“We expected higher utilization in the expansion population. In almost every case, we got paid for that higher expectation of cost and that’s what we’ve seen. So we expect long term for the population to perform in that 3% to 5% margin and are very confident about the continued growth.”

Optum’s growth really stood out this quarter

“I think in the third quarter you saw that OptumHealth went to a 14% top-line growth and 16% bottom-line growth year over year, you also saw that the Optum Insight went 4% up on the top line and 6% up on the bottom line. So what you’re starting to see is what we said would happen during the year, that our investments are starting to tail off and as a result really our outcomes are starting to kick in”

Utilization patterns pretty stable

“I think some of the other things that are probably contributing to the performance and utilizations, certainly some greater consumer responsibility and higher concentrations of value-based reimbursement. And again, those are things that are a significant focus of our enterprise, so overall, very stable utilization pattern”

We expect to earn a profit on exchanges without subsidy, but it’s an evolving marketplace

” We see this market as a really good growth, long-term growth opportunity. As we said in the last several calls, we don’t expect to rely on subsidies as part of that, and we are pricing to profitability. But in any new market, as you enter a market, we don’t necessarily think that will see our 3% to 5% earnings range in the first year. And again, remember, 75% of this market is yet to develop, and we are seeing it firm and stabilize a little bit, but it’s still only the second year in the market. But overall, we went into this market with an expectation of earning a profit in it.’

We don’t expect to see a lot of dumping from small employers

” let me deal with your question on small employer dumping. We have not seen a lot of that. We don’t really expect an acceleration in that given how reform has played out some of the offerings that are in the marketplace. So I don’t expect any significant increase in dumping, although we do expect some decline in the market which has been happening over time but not a significant dumping.”

Wellpoint at Leerink Conference Notes

This post is part of a series of posts called “Company Notes.” These posts contain quotes and exhibits from earnings calls, conference presentations, analyst days and SEC filings. Full transcripts can be found at Seeking Alpha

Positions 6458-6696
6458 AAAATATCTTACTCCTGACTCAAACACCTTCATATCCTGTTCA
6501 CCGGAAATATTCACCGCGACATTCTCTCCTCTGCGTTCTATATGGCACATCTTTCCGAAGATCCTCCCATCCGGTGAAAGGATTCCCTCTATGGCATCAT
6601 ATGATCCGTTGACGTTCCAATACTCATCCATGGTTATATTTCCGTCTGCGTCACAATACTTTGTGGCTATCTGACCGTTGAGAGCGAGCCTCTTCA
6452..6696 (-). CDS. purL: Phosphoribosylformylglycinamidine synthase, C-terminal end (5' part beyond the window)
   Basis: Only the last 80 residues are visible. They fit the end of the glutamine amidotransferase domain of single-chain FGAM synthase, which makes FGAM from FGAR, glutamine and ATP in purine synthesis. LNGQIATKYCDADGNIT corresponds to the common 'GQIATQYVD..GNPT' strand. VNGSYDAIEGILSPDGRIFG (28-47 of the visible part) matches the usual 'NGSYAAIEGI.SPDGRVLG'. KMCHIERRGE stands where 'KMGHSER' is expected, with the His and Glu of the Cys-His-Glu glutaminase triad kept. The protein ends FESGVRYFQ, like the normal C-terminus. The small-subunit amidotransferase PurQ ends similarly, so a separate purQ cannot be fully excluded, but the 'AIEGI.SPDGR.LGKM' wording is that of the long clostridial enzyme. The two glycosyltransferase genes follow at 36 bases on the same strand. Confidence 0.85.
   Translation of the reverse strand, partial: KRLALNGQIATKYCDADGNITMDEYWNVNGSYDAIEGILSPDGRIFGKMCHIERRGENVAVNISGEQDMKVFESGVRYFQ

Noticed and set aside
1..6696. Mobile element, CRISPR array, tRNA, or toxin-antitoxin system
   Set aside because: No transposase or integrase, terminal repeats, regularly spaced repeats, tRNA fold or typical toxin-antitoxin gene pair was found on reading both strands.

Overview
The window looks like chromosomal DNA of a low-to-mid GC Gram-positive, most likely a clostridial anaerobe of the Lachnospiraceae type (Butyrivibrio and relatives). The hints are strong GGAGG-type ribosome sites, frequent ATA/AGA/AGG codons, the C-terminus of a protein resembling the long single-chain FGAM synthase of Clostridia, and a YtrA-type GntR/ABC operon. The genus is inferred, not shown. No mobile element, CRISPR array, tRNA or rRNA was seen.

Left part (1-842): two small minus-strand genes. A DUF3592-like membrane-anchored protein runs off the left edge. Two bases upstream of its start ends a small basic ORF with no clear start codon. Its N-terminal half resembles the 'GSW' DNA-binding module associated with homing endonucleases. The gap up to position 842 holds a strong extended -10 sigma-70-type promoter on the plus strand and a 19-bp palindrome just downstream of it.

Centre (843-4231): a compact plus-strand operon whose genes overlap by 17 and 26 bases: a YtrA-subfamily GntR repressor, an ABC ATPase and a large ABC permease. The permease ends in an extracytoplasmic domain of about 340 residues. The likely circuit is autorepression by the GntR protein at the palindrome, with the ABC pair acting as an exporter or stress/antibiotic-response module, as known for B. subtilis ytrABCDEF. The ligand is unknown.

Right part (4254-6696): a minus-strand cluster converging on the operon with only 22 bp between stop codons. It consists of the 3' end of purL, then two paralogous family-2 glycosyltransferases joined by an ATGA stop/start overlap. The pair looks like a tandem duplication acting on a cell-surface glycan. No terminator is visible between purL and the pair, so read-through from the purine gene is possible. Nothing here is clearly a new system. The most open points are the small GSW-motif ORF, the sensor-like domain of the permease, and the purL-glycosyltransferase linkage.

Speaker: Ken R. Goulet
Executive Vice President-President and CEO, Commercial and Specialty Division, WellPoint, Inc

Probably put more effort into the exchanges than our competitors

“So I’d first say the focus we gave on it was probably more than our competitors…we’ve really put a lot of effort into exchanges. And we did feel that it was a transition of more affordable lower-cost networks combined with our brand would put us in a good position.”

We needed to because we figured there would be some attrition from small group

“We thought we needed to be because, as we have said, there will be some attrition from small groups into public exchanges, and we wanted to have a good catcher’s mitt for it.”

Had better data to price exchange products than others

“We have more data than most carriers because we are the largest individual carrier; we’re the largest small group carrier. And the pricing had to be positioned at a point we did it off our small group because we felt that there would be no medical underwriting; that the profile would be more like a small group, and that was our starting point before…I do know we’re the only ones that are saying we’re comfortable that it’s going to produce some margin for us this year. ”

There will be a lot more offerings on the exchange right now

“I would say going into next year, it’s important to know and we know that there will be more competition. In our markets, competition will be up 20% in number of carriers. Half of that will be the national carriers. So you referenced the U [United], but I would say there will be more carriers involved. There will be more product involved in our markets right now. There will be 50% more product being offered next year”

We all buy

“We’re all consumers. We all buy. And you buy by price and you buy by brand…the data we find is that people did sort initially by product. Then they sort by price, and then they choose on that price spectrum who they want. And the Blue brand makes a difference, depending on the geographic area, of about 3% to 5%. So someone will pay a little bit more for us than our competitors, but not a ton more. We need to be affordable.”